Will Lynch goes out and notices how much Shanghai is changing. Roselyn
January 13, 1942. Tuesday. 37th Day.
Sunny and warmer. Did not get out. Hope to tomorrow. No news. Beat Mr. Landon at Rummy--much to his chagrin.
Some talk of repatriation, via Lourenco, Marquez, Portuguese, East Africa. That means a 3/4 month boat trip. Probably several months in the future.
January 14, 1942. Wednesday. 38th Day.
Got up at 10:00 a.m. Shaved and had a bath. Had 3 days whiskers.
11:45 a. m. Got a pass. Hinke says to stay off Nanking Road, as there has been an 'incident".
1:30--5:20. Walked about town. Japs have Navy Y.M.C.A. Got barbed wire and a guard at entrance.
Called on Capt. Tornroth. Capt. Tornroth had a heart attack this morning and almost passed out.
Japanese supervisors have been placed in all American and British firms and Banks.
This old town certainly has slowed down to the tempo of "hoss and buggy days". Very few motor cars and no gas. Many walk.
Introduction to Lynch Clan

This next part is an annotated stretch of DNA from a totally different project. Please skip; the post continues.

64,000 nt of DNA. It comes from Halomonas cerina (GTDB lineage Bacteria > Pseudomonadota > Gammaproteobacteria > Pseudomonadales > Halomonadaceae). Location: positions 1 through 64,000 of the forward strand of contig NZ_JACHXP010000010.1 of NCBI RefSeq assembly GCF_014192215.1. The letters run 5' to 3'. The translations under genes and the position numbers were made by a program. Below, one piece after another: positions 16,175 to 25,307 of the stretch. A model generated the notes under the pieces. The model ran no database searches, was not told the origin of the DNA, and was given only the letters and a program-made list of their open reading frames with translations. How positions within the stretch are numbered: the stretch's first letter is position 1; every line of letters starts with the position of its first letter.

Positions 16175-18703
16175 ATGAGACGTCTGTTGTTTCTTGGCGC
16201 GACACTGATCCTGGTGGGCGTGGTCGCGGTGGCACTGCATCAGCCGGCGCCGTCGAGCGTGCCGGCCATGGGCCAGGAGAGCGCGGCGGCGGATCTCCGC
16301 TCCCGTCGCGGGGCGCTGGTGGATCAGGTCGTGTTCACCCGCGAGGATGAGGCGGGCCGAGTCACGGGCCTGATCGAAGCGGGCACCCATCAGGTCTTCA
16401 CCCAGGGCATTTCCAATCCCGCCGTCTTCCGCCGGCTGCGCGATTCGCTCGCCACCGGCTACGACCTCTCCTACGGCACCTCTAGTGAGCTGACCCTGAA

My Lynch ancestors from Ireland came to America in 1848. The group included my Grandfather James Lynch and his five siblings, ages 10 to 18, who sailed without their parents to New York City. Soon they were living in a tenement house in Massachusetts working in a textile mill. From there they gradually migrated west. This blog will contain information gathered by my mother, Hazel Lynch Skonberg from her father, giving details of the trip over and life in America. There is also a diary written by his son, Will Lynch, who was with the American Consular Service of the State Department, and was taken hostage on Dec. 8, 1941, by the Japanese Army who had captured Shanghai that day. I hope you enjoy this blog about the James Lynch family in America.
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